Open Days Explained
Open days are an ideal way to get to know a university. You can get a hands-on experience where you can personally determine the feel for the place, can see how lectures are taught and work out whether you might enjoy spending the next three years (minimum) there. Nowadays, open days are usually very well structured and organised, but it’s a good idea to know what to expect. So without further ado, let me present you with some open day information!
Before you can go, you *must* book onto the open day online. This will let you book any specific talks you might find relevant as spaces are limited. If you find out you can’t make it, remember to cancel your spot! When you get there, there’ll be loads of information points where you can sign in. To do this, you’ll need to show your ticket which can be found in your confirmation email. Next up, your personalised timetable containing the sessions you have booked should tell you where to go and what you’ll be seeing. The campus is fantastically well sign-posted so you can easily find your own way around, but there will be plenty of people at hand to help guide you. Campus tours take place at regular intervals so if you have time when you first arrive, you can participate to begin to get a feel for the campus. Accommodation blocks are also open so you can check out the different halls, but I personally advise viewing a handful rather than trying to see them all. Try to see at least one en-suite and one shared bathroom. Departmental lectures will be running so you are welcome to attend the drop-in sessions but be sure to follow your timetable not to miss talks tailored to you. The programme you receive on the day will hold information to guide you but I’d suggest chatting to the students (especially those in yellow/red polo shirts!) for more information. Be sure to check out the various eateries around campus to get a taste of your future!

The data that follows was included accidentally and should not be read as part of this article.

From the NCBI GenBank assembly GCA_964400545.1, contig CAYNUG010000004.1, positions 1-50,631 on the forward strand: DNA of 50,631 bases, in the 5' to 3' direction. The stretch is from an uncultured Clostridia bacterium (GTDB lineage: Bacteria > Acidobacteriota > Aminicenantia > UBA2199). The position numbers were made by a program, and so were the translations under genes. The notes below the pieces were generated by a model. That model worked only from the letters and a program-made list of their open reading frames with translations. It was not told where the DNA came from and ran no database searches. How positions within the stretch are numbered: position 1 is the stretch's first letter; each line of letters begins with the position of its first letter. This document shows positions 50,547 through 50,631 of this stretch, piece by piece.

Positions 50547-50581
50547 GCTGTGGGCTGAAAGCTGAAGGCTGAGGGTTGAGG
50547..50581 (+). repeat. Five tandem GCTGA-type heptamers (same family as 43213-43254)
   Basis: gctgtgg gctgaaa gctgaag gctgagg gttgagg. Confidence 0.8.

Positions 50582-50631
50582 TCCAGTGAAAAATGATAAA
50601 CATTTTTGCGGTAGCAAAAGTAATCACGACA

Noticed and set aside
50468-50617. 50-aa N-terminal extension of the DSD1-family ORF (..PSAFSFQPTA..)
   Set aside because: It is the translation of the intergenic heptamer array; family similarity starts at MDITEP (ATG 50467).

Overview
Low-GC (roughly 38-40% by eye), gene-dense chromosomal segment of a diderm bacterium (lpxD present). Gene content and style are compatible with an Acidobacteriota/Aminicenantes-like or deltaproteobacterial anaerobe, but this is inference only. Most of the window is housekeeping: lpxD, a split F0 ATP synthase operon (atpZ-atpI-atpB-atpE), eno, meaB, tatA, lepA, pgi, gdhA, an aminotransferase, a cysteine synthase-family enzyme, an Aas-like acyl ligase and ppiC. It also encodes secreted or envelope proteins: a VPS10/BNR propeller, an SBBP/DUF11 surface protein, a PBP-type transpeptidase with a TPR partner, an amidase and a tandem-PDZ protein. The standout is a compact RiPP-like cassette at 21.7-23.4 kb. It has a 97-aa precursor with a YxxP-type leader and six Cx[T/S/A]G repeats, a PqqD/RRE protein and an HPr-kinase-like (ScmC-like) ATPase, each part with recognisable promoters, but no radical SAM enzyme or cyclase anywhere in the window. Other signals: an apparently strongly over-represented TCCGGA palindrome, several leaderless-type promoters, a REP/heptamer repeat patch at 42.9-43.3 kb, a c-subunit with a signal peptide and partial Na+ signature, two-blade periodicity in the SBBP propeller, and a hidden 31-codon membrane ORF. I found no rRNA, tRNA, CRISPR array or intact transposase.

Making the Most of It
Although you’ll get given an influx of information and it’s very easy to just sit back and listen, it might be an idea to bring a tiny notebook to write down essential details either about the uni. or the course you’re hoping to study. You may never look at it again, but at least you’ll be engaging your brain so you will better remember the experience and you’ll have information at hand when later making a decision. Further to this, you could write down any thoughts like ‘oh I really enjoyed this’ or ‘ah I very much appreciated that’ along with any potential negatives you may have, so when it comes to crunch time, you can compare the other universities to the same criteria and make an informed decision as to where you’d like to study. Taking a parent or going with a friend is also useful so you can have another perspective and they’ll help you read the signs so you don’t get lost (ha!) but at the end of the day, it’s your life so you need to determine whether or not you can see yourself there.
Questions and Queries
If you have any questions either on the day or afterwards, don’t hesitate to ask! Students that show you around will give you honest answers, any staff will be genuine and help to explain to the best of their ability and at the end of the day, the open days are for you to learn about the university. Questions are welcome so take an interest and grab the opportunity!
If you are still unsure or have any further questions, feel free to leave a comment below or check out the Open Day FAQs on the university website.